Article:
Selection criteria for linear regression models to estimate individual tree biomasses in the Atlantic Rain Forest, Brazil

  • Carlos Roberto Sanquetta
  • Ana Paula Dalla Corte
  • Alexandre Behling
  • Luani Rosa de Oliveira Piva
  • Sylvio Péllico Netto
  • Aurélio Lourenço Rodrigues
  • Mateus Niroh Inoue Sanquetta
Open Access



Biomass models are useful for several purposes, especially for quantifying carbon stocks and dynamics in forests. Selecting appropriate equations from a fitted model is a process which can involves several criteria, some widely used and others used to a lesser extent. This study analyzes six selection criteria for models fitted to six sets of individual biomass collected from woody indigenous species of the Tropical Atlantic Rain Forest in Brazil. Six models were examined and the respective fitted equations evaluated by the residual sum of squares, adjusted coefficient of determination, absolute and relative estimates of the standard error of estimate, and Akaike and Schwartz (Bayesian) information criteria. The aim of this study was to analyze the numeric behavior of these model selection criteria and discuss the ease of interpretation of them. The importance of residual analysis in model selection is stressed.


The adjusted coefficient of determination (\( R^{2}_{adj.} \)) and the standard error of estimate in percentage (Syx%) are relative model selection criteria and are not affected by sample size and scale of the response variable. The sum of squared residuals (SSR), the absolute standard error of estimate (Syx), the Akaike information criterion and the Schwartz information criterion, in turn, depend on these quantities. The best fit model was always the same within a given data set regardless the model selection criteria considered (except for SSR in two cases), indicating they tend to converge to a common result. However, such criteria are not always closely related across different data sets. General model selection criteria are indicative of the average goodness of fit, but do not capture bias and outlier effects. Graphical residual analysis is a useful tool to this detection and must always be used in model selection.


It is concluded that the criteria for model selection tend to lead to a common result, regardless their mathematical formulation and statistical significance. Relative measures of goodness of fitting are easier to interpret than the absolute ones. Careful graphical residual analysis must always be used to confirm the performance of the models.


Equation fitting Modeling Regression Tropical forest Woody species 


\( R^{2}_{adj.} \)

adjusted coefficient of determination


absolute estimates of the standard error


relative estimates of the standard error


dry biomass


diameter at breast height or 1.3 m above the ground


total height in meters


Akaike information criterion


Akaike information criterion not biased for small samples


Schwartz’s information criterion or Bayesian


Meyer’s factor


There are different methods of calculating biomass and carbon storage in forests. Usually these methods combine information from forest inventories and expansion factors or fitting linear regression models [1]. Biomass models, usually fitted by linear regression (called allometric equations by some authors) can be used to obtain indirect estimates, by using tree measurement data (such as dbh, height, among others) coming from forest inventory, and are widely used for this purpose. Soares and Tomé [2] advocate the use of biomass equations, because the architecture of trees changes over time and under prevailing site conditions, altering the fixed proportion implicit in the expansion factors. Equations for biomass estimation require the examination of different models, which must be judged by some statistical indicators of goodness of fit. Selecting the best model, in principle, is a simple task, since there are well known criteria for this purpose. Many tools for the choice of the “best model” have been suggested in the literature [3]. However, different objectives in modeling can exist besides prediction, which require an integrated vision of the different model selection criteria.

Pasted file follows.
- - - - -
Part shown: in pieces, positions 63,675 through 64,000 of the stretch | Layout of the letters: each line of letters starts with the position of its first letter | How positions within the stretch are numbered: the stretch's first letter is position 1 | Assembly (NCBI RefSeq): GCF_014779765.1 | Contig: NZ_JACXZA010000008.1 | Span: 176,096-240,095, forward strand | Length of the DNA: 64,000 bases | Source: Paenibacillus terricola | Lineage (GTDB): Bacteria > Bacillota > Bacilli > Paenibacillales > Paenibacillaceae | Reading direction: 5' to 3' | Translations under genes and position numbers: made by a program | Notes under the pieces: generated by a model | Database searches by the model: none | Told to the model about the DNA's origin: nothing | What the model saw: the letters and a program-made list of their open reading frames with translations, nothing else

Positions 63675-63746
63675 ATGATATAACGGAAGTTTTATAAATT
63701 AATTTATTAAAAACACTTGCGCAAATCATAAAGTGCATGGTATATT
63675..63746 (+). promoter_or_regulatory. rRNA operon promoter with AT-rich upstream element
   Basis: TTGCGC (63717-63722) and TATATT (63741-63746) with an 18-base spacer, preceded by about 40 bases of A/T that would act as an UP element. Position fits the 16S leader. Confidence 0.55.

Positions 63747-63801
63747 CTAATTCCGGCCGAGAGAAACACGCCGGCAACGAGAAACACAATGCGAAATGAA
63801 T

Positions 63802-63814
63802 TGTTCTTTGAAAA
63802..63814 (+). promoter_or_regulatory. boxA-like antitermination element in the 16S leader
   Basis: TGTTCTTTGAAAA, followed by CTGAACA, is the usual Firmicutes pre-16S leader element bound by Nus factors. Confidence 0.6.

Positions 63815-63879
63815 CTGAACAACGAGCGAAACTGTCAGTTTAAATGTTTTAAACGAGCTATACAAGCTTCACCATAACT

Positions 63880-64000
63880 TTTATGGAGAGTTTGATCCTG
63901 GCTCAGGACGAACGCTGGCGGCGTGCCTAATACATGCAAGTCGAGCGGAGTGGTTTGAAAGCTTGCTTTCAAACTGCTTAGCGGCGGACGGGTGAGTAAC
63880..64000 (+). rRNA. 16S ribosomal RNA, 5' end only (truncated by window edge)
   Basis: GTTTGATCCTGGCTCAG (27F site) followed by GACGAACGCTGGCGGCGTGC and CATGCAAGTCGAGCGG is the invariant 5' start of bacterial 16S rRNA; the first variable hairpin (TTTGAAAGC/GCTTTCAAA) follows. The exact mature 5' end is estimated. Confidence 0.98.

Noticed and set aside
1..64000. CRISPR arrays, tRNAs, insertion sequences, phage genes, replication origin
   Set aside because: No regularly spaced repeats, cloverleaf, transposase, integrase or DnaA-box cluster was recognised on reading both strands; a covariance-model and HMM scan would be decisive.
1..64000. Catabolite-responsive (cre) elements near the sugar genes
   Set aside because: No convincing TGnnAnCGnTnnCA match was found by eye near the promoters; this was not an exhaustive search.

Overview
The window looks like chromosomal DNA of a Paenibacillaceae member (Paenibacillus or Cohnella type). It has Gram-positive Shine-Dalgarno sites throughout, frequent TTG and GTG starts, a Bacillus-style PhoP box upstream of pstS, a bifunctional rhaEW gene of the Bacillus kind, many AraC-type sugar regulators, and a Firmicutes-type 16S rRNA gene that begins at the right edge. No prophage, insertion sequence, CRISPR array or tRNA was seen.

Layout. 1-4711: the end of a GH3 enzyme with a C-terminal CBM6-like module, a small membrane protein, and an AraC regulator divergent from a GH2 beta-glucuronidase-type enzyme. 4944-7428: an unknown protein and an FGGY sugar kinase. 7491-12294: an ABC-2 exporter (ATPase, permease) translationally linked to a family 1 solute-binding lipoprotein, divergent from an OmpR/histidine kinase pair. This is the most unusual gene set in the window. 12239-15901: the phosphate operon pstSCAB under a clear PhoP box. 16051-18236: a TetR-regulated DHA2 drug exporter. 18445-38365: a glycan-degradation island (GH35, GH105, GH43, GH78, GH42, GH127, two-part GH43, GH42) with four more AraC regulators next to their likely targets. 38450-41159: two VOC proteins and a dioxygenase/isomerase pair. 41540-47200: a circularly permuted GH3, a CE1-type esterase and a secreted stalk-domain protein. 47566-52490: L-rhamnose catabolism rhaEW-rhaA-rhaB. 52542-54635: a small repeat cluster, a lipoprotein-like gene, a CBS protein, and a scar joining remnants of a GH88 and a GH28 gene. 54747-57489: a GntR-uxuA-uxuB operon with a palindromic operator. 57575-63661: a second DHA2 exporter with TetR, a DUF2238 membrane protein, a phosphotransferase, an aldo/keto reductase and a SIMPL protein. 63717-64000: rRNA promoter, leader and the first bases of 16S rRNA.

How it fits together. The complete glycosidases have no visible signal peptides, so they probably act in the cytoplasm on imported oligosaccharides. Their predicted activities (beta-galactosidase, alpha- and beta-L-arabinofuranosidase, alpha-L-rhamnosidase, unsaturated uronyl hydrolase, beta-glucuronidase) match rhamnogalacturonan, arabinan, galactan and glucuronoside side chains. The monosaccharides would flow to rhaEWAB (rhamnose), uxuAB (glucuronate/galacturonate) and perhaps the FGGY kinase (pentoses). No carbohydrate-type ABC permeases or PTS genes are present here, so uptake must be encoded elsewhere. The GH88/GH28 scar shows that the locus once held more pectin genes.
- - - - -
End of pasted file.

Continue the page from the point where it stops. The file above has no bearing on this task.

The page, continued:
Model selection has occupied the minds of many researchers, and a large number of publications devoted to this subject can be found in the literature [4, 5, 6, 7, 8, 9, 10, 11, 12]. Particularly in biomass estimation this issue is not deeply explored. Although model selection criteria for biomass estimation are widely used, a specific discussion on their significance and application has not been yet published.

Criteria for model selection must incorporate goodness of fit and parsimony, allowing that several models examined can be simultaneously compared [13]. Among the selection criteria most commonly adopted are the following: adjusted coefficient of determination, maximum likelihood test, Akaike information criterion, Akaike information criterion not biased to small samples, and Schwarz information criterion (also called Bayesian) [13]. There are variations of the mathematical formulations of these criteria in the literature, though their rationale are similar.

R2 (coefficient of determination) is perhaps the measure of fitting most widely used in linear regression modeling, but, according to some authors, it has been improperly used [14]. After the Anscombe’s publication on R2 [15], various criticisms have been made about the use of it as a model selection criterion. The author’s analysis has become famous, when he proposed a consideration on four series of different data that resulted in the same value of R2 in the fitting of the straight-line model, the so-called “Anscombe’s quartet”. Kvalseth [14] has discussed the several potential pitfalls in using the R2 inadvertently. Some authors consider this measure as antiquated and with many restrictions [5, 11, 16].